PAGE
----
Between his resignation as Congress President in Calcutta on 29 April 1939 and his escape from his Elgin Road home on the night of 16-17 January 1941, Subhas Chandra Bose provided India with an alternative leadership in place of the old guard represented by the Gandhian High Command. His alternative was based on a commitment to anti-imperialism and future socialism.
This volume brings together the writings and speeches of a crucial phase in Bose's political life immediately prior to his emergence as the Netaji of lndia's army of liberation. The themes dealt with here include the role of the left within the Indian independence movement, the Second World War as a conflict between rival imperialisms, and the need for Hindu–Muslim unity and Congress–Muslim League understanding.
Sisir Kumar Bose (1920–2000) founded the Netaji Research Bureau in 1957 and was its guiding spirit until his death in 2000. A participant in the Indian freedom struggle, he was imprisoned by the British in the Lahore Fort, Red Fort and Lyallpur Jail. In the post-independence period he played a key role in preserving the best traditions of the anti-colonial movement and making possible the writing of its history. He authored and edited biographies,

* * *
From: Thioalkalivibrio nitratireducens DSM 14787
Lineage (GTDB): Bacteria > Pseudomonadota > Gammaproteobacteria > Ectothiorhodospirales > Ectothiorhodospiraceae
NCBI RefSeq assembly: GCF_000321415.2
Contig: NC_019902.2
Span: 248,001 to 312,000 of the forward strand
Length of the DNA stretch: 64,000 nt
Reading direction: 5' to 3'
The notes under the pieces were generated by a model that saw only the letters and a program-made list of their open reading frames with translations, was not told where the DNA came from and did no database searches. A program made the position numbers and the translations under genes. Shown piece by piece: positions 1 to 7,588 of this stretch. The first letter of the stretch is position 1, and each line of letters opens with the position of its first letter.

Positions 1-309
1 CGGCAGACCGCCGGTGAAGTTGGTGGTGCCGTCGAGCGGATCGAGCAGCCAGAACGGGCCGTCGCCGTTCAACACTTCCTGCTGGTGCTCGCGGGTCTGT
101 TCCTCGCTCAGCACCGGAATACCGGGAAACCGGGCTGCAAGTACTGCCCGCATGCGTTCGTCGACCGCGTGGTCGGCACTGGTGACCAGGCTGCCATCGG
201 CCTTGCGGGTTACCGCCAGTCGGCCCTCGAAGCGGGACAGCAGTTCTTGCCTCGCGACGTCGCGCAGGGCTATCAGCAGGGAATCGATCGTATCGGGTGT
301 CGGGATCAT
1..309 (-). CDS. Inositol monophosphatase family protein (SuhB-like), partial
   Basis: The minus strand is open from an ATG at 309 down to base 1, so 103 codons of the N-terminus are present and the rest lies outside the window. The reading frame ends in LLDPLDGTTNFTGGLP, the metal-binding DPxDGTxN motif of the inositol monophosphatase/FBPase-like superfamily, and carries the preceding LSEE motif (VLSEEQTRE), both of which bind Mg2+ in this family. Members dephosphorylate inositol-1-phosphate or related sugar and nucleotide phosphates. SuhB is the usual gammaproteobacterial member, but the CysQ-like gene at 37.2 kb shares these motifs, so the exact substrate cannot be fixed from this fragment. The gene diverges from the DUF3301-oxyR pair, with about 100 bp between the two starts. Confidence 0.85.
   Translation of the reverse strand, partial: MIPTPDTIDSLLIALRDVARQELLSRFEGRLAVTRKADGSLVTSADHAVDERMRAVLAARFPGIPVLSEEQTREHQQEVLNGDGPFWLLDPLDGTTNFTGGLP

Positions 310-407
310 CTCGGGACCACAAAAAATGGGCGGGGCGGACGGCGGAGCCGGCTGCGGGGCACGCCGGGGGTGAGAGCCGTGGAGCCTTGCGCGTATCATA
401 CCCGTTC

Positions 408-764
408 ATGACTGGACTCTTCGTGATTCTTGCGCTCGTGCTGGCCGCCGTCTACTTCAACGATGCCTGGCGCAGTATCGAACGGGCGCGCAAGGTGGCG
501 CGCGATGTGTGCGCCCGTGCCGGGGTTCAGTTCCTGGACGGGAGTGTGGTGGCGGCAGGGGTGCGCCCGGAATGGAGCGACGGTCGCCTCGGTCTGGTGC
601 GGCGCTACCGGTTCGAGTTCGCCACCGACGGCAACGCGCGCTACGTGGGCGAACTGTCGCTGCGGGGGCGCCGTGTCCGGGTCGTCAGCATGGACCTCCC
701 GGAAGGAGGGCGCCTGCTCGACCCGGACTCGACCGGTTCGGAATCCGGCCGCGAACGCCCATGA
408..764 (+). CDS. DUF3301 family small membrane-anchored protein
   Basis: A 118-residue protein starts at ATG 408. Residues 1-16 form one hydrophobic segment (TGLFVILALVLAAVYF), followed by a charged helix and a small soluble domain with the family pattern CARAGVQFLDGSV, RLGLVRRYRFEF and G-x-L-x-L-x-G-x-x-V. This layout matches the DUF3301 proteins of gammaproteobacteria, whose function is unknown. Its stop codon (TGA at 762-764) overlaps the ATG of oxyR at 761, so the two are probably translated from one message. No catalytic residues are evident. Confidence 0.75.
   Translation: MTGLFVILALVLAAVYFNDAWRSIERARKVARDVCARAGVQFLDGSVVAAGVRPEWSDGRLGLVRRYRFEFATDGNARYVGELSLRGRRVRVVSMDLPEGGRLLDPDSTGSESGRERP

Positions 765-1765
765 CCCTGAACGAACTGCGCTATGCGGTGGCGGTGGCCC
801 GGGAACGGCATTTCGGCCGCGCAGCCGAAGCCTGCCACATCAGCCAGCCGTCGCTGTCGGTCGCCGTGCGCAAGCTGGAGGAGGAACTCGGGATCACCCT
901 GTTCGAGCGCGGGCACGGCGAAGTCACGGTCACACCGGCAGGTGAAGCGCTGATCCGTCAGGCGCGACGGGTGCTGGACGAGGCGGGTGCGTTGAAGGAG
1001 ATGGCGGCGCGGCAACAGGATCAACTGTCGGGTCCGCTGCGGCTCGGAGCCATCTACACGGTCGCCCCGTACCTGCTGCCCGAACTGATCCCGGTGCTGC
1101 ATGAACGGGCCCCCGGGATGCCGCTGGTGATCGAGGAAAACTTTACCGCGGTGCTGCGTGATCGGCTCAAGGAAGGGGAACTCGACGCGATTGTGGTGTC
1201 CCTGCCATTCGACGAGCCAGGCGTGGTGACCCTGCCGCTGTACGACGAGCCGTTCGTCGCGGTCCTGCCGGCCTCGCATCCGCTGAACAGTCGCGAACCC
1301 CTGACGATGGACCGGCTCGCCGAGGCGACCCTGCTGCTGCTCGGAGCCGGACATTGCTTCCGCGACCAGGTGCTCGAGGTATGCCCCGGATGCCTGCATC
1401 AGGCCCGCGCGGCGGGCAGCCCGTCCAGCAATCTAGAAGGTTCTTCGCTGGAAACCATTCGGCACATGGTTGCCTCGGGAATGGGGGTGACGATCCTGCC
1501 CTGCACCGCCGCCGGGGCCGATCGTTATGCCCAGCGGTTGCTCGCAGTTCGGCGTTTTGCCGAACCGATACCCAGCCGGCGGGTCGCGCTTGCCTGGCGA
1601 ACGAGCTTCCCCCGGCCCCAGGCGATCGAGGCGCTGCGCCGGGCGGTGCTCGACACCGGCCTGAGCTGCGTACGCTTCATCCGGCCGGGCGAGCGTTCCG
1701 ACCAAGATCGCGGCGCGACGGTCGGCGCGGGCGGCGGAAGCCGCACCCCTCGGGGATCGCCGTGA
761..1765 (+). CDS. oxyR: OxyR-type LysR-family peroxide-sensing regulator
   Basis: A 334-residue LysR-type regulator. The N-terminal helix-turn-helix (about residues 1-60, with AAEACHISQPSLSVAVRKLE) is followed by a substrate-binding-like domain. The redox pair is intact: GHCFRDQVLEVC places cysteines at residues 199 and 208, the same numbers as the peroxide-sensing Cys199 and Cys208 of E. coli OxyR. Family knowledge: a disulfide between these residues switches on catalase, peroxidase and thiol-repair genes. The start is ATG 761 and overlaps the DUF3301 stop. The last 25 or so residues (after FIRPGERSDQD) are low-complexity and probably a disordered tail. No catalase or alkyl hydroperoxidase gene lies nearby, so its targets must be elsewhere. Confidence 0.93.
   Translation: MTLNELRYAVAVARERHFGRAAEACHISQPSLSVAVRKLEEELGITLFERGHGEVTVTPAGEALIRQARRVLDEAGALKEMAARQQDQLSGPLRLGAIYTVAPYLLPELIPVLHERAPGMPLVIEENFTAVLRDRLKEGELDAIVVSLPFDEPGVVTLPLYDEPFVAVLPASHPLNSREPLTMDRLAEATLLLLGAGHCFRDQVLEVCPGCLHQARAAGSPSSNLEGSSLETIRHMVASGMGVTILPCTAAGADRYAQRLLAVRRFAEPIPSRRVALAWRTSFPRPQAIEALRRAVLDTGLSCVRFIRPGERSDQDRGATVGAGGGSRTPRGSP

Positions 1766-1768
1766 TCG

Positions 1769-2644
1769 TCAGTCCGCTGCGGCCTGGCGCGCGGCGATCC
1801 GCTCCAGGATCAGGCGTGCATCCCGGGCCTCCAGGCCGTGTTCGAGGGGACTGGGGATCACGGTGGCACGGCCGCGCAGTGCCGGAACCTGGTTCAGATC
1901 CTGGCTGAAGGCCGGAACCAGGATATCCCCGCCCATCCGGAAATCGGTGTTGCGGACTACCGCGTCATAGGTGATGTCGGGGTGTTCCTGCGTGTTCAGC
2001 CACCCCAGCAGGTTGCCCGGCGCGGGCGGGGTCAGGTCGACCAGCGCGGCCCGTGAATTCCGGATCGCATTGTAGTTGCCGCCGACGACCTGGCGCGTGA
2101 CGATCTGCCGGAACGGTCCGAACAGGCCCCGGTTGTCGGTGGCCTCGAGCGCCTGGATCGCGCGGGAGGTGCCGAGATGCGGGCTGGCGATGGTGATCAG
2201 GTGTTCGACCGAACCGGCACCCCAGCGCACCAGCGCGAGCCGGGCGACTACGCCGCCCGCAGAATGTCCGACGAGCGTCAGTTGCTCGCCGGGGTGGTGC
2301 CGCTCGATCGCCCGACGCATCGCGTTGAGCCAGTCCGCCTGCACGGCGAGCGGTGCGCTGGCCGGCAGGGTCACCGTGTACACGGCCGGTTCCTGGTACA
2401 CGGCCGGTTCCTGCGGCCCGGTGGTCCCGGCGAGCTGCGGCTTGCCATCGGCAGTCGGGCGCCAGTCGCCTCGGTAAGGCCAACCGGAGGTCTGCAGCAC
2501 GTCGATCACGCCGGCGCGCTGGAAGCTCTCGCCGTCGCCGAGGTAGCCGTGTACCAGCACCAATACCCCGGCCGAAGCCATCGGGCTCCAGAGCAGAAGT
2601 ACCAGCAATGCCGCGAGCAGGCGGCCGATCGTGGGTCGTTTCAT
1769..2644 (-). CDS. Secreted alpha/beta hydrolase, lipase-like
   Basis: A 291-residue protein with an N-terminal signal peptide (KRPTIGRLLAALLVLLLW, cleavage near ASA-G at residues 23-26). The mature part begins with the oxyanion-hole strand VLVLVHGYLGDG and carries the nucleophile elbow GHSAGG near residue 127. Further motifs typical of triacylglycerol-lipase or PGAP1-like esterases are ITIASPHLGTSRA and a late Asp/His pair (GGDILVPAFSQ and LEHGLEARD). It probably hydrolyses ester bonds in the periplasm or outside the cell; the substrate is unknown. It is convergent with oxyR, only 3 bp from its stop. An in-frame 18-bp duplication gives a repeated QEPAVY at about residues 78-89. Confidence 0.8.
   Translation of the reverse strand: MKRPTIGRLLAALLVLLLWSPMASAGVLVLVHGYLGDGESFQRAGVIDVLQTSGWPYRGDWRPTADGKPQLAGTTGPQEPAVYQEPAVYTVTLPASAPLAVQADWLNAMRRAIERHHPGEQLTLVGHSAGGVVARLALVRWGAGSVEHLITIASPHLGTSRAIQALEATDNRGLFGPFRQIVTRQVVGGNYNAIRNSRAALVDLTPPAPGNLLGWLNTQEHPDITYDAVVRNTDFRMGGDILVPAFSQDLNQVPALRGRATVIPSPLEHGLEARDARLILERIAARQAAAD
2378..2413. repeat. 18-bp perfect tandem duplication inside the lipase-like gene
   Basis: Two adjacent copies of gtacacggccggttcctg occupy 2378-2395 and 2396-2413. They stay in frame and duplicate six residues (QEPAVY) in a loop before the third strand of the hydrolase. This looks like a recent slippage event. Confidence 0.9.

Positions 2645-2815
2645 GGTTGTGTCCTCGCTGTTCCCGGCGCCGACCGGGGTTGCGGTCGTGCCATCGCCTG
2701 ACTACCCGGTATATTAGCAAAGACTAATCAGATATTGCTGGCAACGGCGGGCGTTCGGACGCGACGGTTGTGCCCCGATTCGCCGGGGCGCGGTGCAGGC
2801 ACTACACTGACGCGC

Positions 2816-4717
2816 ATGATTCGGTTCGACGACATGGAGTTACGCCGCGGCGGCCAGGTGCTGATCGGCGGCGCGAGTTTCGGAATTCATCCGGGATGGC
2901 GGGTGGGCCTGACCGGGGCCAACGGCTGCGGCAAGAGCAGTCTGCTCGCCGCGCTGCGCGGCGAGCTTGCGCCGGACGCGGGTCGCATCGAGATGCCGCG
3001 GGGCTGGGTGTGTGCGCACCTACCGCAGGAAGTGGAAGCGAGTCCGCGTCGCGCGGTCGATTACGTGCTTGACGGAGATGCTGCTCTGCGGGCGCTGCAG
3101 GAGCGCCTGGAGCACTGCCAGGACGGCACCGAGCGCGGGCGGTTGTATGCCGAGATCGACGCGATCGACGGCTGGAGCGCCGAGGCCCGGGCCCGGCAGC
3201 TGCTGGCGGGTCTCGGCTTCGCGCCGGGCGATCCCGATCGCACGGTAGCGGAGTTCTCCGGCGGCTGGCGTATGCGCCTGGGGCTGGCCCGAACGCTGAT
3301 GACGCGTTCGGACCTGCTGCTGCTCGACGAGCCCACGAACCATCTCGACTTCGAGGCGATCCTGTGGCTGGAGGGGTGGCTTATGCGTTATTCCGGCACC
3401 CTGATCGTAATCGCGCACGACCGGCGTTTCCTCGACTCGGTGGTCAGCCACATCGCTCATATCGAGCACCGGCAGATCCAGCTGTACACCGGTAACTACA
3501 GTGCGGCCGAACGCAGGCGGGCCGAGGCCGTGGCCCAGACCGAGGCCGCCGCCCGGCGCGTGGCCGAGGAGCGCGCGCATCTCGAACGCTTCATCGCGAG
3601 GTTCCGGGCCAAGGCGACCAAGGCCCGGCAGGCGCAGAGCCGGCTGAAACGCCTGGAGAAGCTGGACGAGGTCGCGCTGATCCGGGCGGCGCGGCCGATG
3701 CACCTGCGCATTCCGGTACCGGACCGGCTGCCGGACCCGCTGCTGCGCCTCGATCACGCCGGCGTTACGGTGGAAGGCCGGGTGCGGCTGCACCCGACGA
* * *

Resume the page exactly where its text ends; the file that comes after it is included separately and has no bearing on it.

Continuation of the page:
memoirs, monographs and research papers on Netaji’s life and times. One of India’s best pediatricians, he was Director and later President of the Institute of Child Health, Calcutta.
Sugata Bose is the Gardiner Professor of History at Harvard University. He is the author of several books on the economic, social and political history of modern South Asia including His
Majesty’s Opponent: Subhas Chandra Bose and India’s Struggle against Empire (The Belknap Press of Harvard University Press, 10th anniversary edition 2022).
Preface to the 2023 Edition xi
Editors’ Introduction xv
Speeches, Articles and Statements
1. Why Forward Bloc (5.8.39)
2. The Role of Forward Bloc (12.8.39)
3. Statement on Disciplinary Action (19.8.39)
15. A Reminder (16.12.39)
16. The Correct Line (26.12.39)
17. Leaders Misleading (30.12.39)
18. An Address to Students of India (Jan 1940)
19. Danger Ahead (6.1.30)
20. Ramgarh (13.1.40)
21. Our Problem (20.1.40)
22. Stem the Rot (10.2.40)